HARASSED

Physical assault, insults, humiliations, threats, theft – the technique may vary but the end result stays the same. It is 'just a game' to some; it is an unbearable situation for those who endure it.
Albeit this phenomemon affects one child out of ten in elementary school and highschool, teachers, school personnel and adults tend to minimise and overlook it, sometimes condoning tragic consequences.
These are the stories of those we call 'scapegoats', those we deem too serious, too gifted, too fat, too skinny or not cool enough, not sassy enough...When in fact there is no such thing as 'too much' or 'not enough' – there's only children being abused by other children.
© Virginie PLAUCHUT

Virginie Plauchut's work revolving around bullying and its tragic consequences aims at describing this violent tendency from the perspective of the subject. The work is all about adressing the topic through kindness and empathy, whilst allowing the oppressed child to accurately express the way he or she experienced this oppression, to depict the universe it brutally locked them in. For this one young girl, the stakes are to render the feeling of suffocation that has become the symptom of her school phobia and social anxiety, both direct consequences of her being bullied at shcool; this one young boy transposes into images the feeling of slowly morphing into a paper pellet, the tool with which he has been bullied. One after the other, each model plays the cathartic game of staging the photograph in close collaboration with the artist, in the intimate space of their own bedroom. Each portrait thus embodies both suffering and resilience.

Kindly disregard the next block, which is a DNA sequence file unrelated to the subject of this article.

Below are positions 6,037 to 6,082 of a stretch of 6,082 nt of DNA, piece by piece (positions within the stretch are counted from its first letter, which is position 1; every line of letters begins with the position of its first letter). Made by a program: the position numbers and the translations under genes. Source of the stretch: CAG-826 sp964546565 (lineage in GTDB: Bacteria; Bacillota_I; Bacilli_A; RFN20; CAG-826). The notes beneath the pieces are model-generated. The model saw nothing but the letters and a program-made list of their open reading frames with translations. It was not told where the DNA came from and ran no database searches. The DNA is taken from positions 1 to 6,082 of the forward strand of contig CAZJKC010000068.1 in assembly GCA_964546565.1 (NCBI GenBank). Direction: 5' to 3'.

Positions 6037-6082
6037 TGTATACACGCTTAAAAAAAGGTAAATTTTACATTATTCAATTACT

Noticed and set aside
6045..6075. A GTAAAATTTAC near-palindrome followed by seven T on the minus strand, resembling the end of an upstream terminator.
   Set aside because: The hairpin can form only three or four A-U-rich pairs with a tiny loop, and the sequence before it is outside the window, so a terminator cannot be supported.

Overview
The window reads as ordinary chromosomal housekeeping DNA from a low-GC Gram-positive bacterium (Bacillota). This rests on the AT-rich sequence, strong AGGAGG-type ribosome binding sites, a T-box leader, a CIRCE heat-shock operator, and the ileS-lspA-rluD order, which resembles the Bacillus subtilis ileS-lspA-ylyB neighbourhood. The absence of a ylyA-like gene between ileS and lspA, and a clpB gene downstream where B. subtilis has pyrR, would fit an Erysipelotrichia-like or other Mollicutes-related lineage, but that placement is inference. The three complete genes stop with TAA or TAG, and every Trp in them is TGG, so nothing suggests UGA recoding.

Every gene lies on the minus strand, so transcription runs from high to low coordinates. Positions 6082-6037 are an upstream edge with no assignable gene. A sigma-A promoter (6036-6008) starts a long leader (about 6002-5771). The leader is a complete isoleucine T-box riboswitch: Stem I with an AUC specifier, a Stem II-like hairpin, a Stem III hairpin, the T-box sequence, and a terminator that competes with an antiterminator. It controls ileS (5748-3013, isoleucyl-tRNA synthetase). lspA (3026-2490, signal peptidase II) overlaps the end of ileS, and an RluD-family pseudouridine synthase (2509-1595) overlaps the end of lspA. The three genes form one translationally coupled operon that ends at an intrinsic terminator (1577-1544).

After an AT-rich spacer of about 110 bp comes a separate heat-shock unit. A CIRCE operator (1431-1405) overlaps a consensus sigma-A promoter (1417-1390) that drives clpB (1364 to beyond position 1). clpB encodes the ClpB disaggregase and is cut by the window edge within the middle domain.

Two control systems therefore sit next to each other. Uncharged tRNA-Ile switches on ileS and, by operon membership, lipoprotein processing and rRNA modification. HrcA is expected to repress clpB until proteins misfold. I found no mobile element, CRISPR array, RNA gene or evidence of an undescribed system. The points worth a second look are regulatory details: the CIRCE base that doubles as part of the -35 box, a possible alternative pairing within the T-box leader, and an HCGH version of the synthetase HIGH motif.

As a complement to this work on victims and former victims of bullying at school, Virginie Plauchut works on a parallel project revolving around children who took their own life as a consequence of this current issue. These children, who committed suicide as a result of unsufferable pressure emanating from their schoolmates, are also actively involved in this photographic endeavour – "Harcelé(s)".
© Matilde ALSINA